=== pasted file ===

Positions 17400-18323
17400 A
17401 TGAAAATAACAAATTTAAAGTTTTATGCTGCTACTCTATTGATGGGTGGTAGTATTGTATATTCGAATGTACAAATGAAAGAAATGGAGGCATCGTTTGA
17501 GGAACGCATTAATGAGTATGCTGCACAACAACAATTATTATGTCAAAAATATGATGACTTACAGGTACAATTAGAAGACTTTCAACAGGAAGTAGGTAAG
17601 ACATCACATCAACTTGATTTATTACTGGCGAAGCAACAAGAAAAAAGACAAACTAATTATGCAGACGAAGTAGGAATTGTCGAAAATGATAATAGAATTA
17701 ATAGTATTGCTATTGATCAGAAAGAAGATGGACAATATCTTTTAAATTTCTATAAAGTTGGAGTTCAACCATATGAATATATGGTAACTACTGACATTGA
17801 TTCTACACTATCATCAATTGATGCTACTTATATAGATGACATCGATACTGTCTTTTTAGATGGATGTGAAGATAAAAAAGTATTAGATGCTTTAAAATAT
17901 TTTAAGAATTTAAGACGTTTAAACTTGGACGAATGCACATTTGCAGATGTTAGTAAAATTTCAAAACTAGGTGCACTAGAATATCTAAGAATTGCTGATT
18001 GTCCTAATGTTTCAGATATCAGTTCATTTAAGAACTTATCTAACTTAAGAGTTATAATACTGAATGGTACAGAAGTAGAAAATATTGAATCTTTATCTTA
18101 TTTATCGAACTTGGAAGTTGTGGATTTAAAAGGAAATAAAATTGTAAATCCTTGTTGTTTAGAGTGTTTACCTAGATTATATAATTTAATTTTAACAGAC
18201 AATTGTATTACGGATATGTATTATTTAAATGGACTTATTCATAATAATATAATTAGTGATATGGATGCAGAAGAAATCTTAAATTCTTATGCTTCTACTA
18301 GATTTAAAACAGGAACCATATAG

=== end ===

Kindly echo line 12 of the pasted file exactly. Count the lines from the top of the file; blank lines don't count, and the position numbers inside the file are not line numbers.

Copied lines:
18301 GATTTAAAACAGGAACCATATAG